I write on the day of the burial of Revd Graham Roy Smith. It is for others to write a full obituary but my admiration for him and my sadness at his death compel me to dedicate this last Umbrella Chaplain’s Corner to him.
It is hard to fathom the depth of the perseverance and humility and dedication of an expatriate Anglican minister who in his late 60s would raise the funds and then launch a new congregation in the middle of an insalubrious, paramilitary-controlled community. Add that he had serious health problems and impeded speech and it is plain heroic. Of course he would have denied any such eulogy. I spoke to my predecessor Revd Canon John Saunders, to inform him of Roy’s death, and he said:
“Roy was a wonderful servant of God. Humble, dedicated and deeply committed.
Two vignettes from my visits to the Ponto Missionário de São Pedro. One was on Mother’s Day, when other churches tend to have a dip in attendance (“family lunch, I’m sure you understand”). This little church was packed. Tempted by Noreen’s violets? It was full of children. Far more children than any parish or mission or indeed Cathedral in the Diocese. Roy knew, as Noreen does, the truth of Jesus’s words:
“Suffer little children, and forbid them not, to come unto me: for of such is the kingdom of heaven. (Matthew 19:14 in the Authorised Version; I know it is our readers’ favourite!).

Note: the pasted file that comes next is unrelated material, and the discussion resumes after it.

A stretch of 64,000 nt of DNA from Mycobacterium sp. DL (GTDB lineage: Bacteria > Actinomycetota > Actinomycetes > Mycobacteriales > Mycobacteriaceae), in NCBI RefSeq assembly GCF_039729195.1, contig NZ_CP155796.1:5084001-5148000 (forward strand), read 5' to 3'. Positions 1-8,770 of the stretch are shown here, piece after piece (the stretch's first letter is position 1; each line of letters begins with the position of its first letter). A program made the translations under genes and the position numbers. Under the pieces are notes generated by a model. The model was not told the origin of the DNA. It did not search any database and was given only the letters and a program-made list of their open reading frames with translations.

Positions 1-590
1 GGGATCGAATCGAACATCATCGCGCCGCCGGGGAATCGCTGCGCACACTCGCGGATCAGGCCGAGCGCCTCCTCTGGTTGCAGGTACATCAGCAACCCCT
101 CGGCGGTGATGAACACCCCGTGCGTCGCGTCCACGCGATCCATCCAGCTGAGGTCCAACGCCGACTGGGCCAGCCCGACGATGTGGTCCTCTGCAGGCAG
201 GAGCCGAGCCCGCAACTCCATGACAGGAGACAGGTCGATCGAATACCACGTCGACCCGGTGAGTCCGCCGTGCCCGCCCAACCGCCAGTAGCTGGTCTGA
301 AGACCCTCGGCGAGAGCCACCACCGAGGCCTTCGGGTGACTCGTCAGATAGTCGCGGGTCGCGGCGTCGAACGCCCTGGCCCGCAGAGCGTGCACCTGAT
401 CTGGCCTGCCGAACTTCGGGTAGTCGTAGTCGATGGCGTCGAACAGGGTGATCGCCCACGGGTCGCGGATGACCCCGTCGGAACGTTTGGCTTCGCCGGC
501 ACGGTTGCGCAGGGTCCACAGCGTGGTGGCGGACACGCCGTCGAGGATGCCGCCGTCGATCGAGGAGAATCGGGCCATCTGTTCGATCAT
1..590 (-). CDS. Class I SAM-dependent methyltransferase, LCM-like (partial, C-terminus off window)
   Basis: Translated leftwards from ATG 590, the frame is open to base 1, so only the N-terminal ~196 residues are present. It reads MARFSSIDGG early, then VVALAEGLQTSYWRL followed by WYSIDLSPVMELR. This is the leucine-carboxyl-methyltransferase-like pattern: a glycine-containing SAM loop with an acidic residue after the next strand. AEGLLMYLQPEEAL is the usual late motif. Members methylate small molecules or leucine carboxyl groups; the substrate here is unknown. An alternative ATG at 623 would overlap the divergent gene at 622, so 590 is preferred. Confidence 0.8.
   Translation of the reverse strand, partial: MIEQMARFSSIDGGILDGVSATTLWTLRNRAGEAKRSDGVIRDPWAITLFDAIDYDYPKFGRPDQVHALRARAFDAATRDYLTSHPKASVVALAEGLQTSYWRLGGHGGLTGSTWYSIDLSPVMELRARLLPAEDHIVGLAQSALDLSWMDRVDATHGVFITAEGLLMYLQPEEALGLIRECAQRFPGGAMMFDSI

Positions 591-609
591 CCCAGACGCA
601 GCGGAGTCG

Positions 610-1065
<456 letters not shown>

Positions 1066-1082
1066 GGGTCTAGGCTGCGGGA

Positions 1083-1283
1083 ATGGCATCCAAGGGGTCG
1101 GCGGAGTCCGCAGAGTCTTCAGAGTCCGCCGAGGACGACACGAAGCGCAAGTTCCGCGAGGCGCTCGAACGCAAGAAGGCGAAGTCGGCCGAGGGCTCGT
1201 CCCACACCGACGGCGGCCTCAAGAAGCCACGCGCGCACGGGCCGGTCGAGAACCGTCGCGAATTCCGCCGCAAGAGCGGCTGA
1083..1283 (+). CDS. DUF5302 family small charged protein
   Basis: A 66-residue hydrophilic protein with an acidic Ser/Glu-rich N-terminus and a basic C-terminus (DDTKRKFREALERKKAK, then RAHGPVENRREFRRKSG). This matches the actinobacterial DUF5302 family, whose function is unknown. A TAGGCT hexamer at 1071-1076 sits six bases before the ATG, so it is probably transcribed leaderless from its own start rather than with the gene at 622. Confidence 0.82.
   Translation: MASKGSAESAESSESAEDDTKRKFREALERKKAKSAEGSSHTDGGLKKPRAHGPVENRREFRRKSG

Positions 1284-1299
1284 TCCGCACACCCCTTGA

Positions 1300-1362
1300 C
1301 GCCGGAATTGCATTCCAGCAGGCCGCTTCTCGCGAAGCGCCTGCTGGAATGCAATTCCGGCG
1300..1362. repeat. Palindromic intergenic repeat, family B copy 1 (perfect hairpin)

The second was when I foolishly attempted to drive to the church in my kombi. I learnt the truth of Jesus’s words:
“Because strait is the gate, and narrow is the way, which leadeth unto life, and few there be that find it (Matthew 7:14)
It was the deepest scratch the kombi has yet suffered, as I tried to negotiate my way down those narrow roads. But the journey that Roy made at least once every week in his final fifteen years was one he made knowing that there was nothing greater to live for, or to offer, than the hope of life with God. He made that difficult journey to meet with his congregation, to celebrate their life together in God. And he made that occasionally dangerous journey with his eyes always fixed on his Lord, fulfilling his calling to share, with whomever he could, in whatever way he could, the hope he had found in Him.